The yen weakened to within striking distance of the 100-level against the U.S. dollar on Monday, yet breaking that key psychological barrier is proving to be hard.
The current fall in the yen was triggered by the Group of 20 nations' meeting in Washington over the weekend, where the participating finance ministers shied away from directly criticizing Japan from pursuing an aggressive monetary policy.
"The G-20 comments were focused on economic growth and in a way that supports what Japan is trying to do with its monetary policy, which is why dollar/yen has risen this morning," said David Greene, a senior corporate currency dealer at Western Union Business Solutions in Sydney. "But whether that is enough to push dollar/yen above 100 remains to be seen."
The G-20's latest statement was seen as a cue for further yen selling, with the currency weakening to 99.88 per dollar in early Asia trade – the second time this month that the yen has tested the key 100-level.
Analysts say that large orders in the options market to sell the yen once it breaks 100 could accelerate the yen's movement lower.
But Sean Callow, senior currency strategist at Westpac Bank in Sydney, said the options barriers may also be a reason why the 100-level appears out of reach for now.
"There appears to be a long-running defense of that  level and it does seem as though someone is willing to spend a lot of money to stop options barriers from being triggered at the figure," he said.
"But it does just seem to be a matter of time and there is still appetite by speculators to buy dollar/yen," Callow added. "And getting the G-20 out of the way was helpful for that."
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The G-20 has accepted that monetary easing in Japan is not aimed at weakening the yen, Bank of Japan Governor Haruhiko Kuroda was reported saying on Monday.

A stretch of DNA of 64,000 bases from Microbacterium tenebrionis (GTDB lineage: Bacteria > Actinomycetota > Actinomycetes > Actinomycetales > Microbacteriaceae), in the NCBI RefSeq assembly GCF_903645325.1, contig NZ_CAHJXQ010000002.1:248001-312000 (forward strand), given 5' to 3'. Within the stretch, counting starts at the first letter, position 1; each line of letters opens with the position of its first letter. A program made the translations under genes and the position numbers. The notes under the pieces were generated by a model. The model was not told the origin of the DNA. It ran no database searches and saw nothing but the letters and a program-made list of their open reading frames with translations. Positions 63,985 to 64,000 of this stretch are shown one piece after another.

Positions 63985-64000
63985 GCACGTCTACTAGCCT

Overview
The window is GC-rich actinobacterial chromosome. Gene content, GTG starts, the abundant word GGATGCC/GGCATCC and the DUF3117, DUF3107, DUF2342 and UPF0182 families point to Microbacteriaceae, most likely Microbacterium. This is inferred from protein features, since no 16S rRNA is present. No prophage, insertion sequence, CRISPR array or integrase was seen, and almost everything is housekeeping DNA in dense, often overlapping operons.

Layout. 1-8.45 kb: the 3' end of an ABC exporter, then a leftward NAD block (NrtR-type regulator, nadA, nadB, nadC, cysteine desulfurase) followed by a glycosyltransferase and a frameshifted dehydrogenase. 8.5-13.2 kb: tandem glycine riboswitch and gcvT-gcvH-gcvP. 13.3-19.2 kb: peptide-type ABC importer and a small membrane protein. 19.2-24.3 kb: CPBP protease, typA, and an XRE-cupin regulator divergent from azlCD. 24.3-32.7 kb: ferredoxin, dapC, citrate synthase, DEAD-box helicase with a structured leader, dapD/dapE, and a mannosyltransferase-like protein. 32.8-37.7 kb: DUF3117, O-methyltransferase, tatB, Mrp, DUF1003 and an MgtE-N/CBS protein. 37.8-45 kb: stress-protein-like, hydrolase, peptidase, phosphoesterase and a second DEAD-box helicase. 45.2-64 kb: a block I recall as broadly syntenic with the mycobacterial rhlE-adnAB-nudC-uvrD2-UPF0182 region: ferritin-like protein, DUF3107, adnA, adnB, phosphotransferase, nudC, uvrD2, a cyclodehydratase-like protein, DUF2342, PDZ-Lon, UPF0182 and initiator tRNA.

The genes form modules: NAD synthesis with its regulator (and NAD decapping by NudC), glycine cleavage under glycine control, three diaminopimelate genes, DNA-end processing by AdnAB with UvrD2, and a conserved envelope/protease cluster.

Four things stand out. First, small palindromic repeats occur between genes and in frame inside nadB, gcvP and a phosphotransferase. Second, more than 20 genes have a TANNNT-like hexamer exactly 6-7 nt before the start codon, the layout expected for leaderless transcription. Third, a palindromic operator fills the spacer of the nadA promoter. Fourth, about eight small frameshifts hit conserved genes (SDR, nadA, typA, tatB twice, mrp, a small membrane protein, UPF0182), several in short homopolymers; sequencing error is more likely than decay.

Deutsche Bank's currency strategist John Horner agreed the G-20 meeting could be a catalyst for a near-term move to 100 in the dollar/yen rate.
"Having got through those events without objections heard too loudly, the path does seem clearer for a move through that psychologically-key 100 level," he told CNBC's "Asia Squawk Box."
Whether or not the yen trades at 100 appeared to be of little significance to investors, who cheered the currency's latest weakness by piling into Japanese shares.
Japan's benchmark Nikkei stock index rallied just over 2 percent to its highest level in almost five years. It has surged some 28 percent so far this year to become Asia's best performing stock market on the back of yen weakness.
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The currency has fallen 15 percent against the dollar this year as Japan steps up its fight to end two decades of deflation and adopts an aggressive monetary policy.
"Overall we do think dollar/yen will move higher, whether it gets there today [Monday] or not," said Deutsche Bank's Horner. "We do think it will get there sooner rather than later."
- By CNBC.Com's Dhara Ranasinghe; Follow her on Twitter: @DharaCNBC